This post was originally published by the Utne Reader.


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Photo from scottfeldstein via flickr


Chloe Louise
Past Member 5 years ago

I'd rather be a Socialist than a Fascist Conservative. I hate Conservatism/Conservatives.

Nancy C.
Nancy Crouse7 years ago

I would much rather have a very left of centre government giving the people in a country some chance of democracy than a neo-con right wing facist government which sells out the country and its people like the slaves of yesteryear. I think it's time to put the proverbial banana peel under the proverbial corporate feet and watch them slip and fall beneath themselves. The neo-cons love getting government hand-outs but then immedialtely turn right around and call said the government meddling liberal elitists if they put forth a bill to protect the environment for the great good of humankind.
We should fear all multinational corporations because they are like leeches on the backs of the very people who really need some charitable grace from their own government.

Lauren Tebo
Lauren Tebo7 years ago

wow, scary. Thanks for sharing

Cheryl B.
Cheryl B7 years ago


Lee Witton
7 years ago

While corporations may be necessary, fascism is not the kind of government any countries peoples should aspire to be ruled by. America is a Republic ('power' is the 'people' who Vote for political leaders to legislate). That has been lost in this country. Corporations have become far too powerful and as we've seen with the U.S. Supreme Court Justices; the golden rule has been passed into law (those who have the gold, rule). Employees have the ability to contribute as individuals without a second, much more influential power, the corporation 'itself' entering into a political foray. Now a corporation is considered an individual who can exert as much influence as money will buy; and they're doing just that. This is not only a vile threat to Democracy, but may be the undoing of America and what this freedom loving country has represented throughout the world.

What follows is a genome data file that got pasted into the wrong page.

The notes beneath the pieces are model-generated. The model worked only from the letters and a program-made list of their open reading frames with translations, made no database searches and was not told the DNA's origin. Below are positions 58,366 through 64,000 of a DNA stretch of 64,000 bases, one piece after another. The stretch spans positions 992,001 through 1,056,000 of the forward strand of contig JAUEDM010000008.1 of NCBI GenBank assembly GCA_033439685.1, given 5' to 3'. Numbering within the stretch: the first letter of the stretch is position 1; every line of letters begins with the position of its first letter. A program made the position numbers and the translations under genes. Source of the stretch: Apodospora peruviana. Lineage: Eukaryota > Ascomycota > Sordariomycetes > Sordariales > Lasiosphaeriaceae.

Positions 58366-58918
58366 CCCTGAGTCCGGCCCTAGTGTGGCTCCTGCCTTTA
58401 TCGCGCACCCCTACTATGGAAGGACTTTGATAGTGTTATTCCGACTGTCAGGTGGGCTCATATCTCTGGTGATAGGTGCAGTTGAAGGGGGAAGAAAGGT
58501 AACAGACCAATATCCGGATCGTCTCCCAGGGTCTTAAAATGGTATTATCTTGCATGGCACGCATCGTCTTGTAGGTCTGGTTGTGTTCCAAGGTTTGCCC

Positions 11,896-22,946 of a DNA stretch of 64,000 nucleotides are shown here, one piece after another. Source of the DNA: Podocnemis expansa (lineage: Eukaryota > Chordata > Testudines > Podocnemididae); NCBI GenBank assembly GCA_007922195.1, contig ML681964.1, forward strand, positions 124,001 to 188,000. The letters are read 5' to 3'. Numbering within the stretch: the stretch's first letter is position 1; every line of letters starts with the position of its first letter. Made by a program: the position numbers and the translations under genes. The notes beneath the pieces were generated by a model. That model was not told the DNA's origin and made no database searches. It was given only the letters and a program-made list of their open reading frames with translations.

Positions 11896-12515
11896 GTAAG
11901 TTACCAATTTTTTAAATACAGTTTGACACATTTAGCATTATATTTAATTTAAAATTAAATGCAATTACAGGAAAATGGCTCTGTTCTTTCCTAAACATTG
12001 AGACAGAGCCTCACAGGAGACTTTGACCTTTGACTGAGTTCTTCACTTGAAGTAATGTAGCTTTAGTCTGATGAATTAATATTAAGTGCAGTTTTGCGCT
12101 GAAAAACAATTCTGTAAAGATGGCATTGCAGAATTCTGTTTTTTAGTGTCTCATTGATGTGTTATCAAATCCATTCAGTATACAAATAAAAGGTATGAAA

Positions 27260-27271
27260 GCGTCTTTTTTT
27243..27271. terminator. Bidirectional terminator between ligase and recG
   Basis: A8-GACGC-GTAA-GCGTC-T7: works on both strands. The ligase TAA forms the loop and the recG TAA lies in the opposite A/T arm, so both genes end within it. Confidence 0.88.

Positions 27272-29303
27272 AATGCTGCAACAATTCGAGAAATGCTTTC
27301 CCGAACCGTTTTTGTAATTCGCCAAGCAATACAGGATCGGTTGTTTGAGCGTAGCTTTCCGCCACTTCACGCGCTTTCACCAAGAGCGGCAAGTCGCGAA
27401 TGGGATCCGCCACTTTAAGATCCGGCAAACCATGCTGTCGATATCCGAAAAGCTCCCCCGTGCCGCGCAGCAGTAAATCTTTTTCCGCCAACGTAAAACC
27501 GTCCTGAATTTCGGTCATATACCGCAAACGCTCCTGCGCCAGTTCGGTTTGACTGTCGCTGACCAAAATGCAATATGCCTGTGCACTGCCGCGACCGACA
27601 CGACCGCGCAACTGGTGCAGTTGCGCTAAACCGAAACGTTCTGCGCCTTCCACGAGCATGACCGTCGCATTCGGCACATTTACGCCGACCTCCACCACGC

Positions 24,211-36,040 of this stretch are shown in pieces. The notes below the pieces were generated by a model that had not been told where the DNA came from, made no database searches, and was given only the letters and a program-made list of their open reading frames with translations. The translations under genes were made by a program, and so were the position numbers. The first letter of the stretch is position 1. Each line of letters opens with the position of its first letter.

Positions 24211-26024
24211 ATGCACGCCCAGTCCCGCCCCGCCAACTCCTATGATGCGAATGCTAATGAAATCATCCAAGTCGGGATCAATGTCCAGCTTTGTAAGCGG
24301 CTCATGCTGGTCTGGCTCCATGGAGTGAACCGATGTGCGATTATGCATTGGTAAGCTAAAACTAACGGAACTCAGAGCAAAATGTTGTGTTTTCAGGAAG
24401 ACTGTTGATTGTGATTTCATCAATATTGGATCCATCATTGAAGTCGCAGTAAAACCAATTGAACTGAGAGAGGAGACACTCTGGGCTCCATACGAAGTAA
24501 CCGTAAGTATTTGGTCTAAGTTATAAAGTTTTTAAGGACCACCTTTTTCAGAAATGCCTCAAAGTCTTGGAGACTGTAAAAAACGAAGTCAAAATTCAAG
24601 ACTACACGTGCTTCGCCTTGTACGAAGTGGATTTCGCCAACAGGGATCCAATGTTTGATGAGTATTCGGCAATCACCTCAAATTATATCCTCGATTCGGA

Penny C.
penny C7 years ago

Thanks for this.

Stephen Brian
Stephen Brian7 years ago

First problem: If the excerpt here is representative of Klein's essay, then her analysis of conservatives is, as usual, totally wrong. It's not a fear of addressing environmental issues, but the belief that addressing them does not require that we "break every rule in the free-market playbook". They see attempts to address environmental issues specifically in the manner that Klein advocates as doomed to fail the environment, but effectively support socialism.

Second problem: The real meat of the original Climategate was ignored by most media. Forget the emails. I didn't even bother with them after seeing the programmer's log, "HARRY_READ_ME.txt". The guy who wrote the software used to make the predictions used by the IPCC was apparently shocked by the dreadful record-keeping and untrustworthy data he was told to use.
Here's a link to a summary, with links to the full file:

Danuta Watola
Danuta W7 years ago

Thanks for the article.

KS Goh
KS Goh7 years ago

Thanks for the article.

Hugh W.
.7 years ago

Corporations, even though they as a collective get blamed for everything, they are necessary. Go to any country that doesn't have corporations to rival the power of the national government and you will see real oppression, extreme corruption and a lack of concern for citizen's rights.

Sorry, this is more tangential to the conversation.